With all eyes on Apple's product launches on Tuesday, a number of tech companies took the opportunity to get news out that wasn't so positive. A cynical person might think that they were trying to slip it out while few people were paying attention. Well, here's a run down of a couple of them. No doubt their choice of days was completely a coincidence.
Snapchat snatched the opportunity almost immediately, issuing a press release at 1 p.m. Eastern Time (exactly when the Apple event began) to alert the media that it has opted to settle an embarrassing legal battle with an ousted cofounder. The ephemeral messaging service said in a press release today that it has settled its dispute with Reggie Brown, who had claimed he was pushed out of the company and stripped of his rightful share of ownership.
The terms of the settlement were not disclosed, but the company noted in its release that Brown "originally came up with the idea of creating an application for sending disappearing picture messages" while he was a student at Stanford University with frat brothers Evan Spiegel, Snapchat's now CEO, and Robert Murphy, its chief technology officer. The three men worked together on the early stages of Snapchat's development. Brown had brought a lawsuit against the two men and the company in which he claimed that he was unjustly booted from Snapchat, which was recently valued at about $10 billion. Brown had been seeking about a one-third stake in the company.
"We are pleased that we have been able to resolve this matter in a manner that is satisfactory to Mr. Brown and the Company," Spiegel said in a statement. "We acknowledge Reggie’s contribution to the creation of Snapchat and appreciate his work in getting the application off the ground."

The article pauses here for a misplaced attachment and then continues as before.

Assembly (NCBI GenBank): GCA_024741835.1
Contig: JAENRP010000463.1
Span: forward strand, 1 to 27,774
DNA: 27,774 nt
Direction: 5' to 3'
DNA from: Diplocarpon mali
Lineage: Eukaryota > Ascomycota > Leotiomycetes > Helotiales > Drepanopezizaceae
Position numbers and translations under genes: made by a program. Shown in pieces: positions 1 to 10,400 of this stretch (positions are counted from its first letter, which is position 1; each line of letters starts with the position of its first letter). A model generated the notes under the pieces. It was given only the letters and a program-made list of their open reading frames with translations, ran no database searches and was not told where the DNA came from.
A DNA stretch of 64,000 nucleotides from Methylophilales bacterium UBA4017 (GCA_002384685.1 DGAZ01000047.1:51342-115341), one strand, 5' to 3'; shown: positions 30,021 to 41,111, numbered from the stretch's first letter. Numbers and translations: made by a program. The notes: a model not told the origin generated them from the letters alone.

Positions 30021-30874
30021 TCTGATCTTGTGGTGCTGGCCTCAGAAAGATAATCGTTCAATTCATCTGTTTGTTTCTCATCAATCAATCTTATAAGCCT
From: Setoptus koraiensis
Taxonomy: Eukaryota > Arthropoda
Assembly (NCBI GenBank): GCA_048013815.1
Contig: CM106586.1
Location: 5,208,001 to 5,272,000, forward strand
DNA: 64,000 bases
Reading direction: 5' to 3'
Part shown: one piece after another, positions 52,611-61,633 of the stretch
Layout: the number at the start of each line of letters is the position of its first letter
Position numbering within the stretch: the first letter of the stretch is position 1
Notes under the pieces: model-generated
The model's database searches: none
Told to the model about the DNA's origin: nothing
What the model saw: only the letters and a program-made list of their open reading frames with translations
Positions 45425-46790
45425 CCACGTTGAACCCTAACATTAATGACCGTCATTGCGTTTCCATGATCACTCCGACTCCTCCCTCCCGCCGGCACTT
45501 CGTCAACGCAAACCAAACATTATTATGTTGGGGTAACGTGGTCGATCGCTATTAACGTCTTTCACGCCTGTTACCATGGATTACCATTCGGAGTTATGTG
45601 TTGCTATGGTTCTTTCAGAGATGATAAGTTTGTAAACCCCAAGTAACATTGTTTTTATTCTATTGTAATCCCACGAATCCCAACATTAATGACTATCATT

Snapchat wasn't the only tech company with negative news to bury during Apple's big day. The event also took attention off news that dating app Tinder also apparently resolved an embarrassing lawsuit. Multiple publications, including The Los Angeles Times and Buzzfeed reported late Monday that the startup has resolved sexual harassment claims levied earlier this summer by its former vice president of marketing, Whitney Wolfe. The reports also said that chief marketing officer Justin Mateen has left the company after previously being suspended in the wake of Wolfe's lawsuit.
Wolfe had claimed that Mateen made several inappropriate comments about her in the presence of other company executives and that he and CEO Sean Rad had forced her out of the company after downplaying her role as a cofounder.
Of course, even Apple (aapl) can find a way to have some of its news fly under the radar while the media is distracted by its latest iPhones and a new smart watch. Defamer reported that the Kardashian clan's matriarch, Kris Jenner, is the latest celebrity to be linked to the iCloud hacking scandal. News that Jenner's account was hacked comes about a week after hundreds of nude pictures of several other female celebs popped up online after their iCloud accounts were apparently compromised.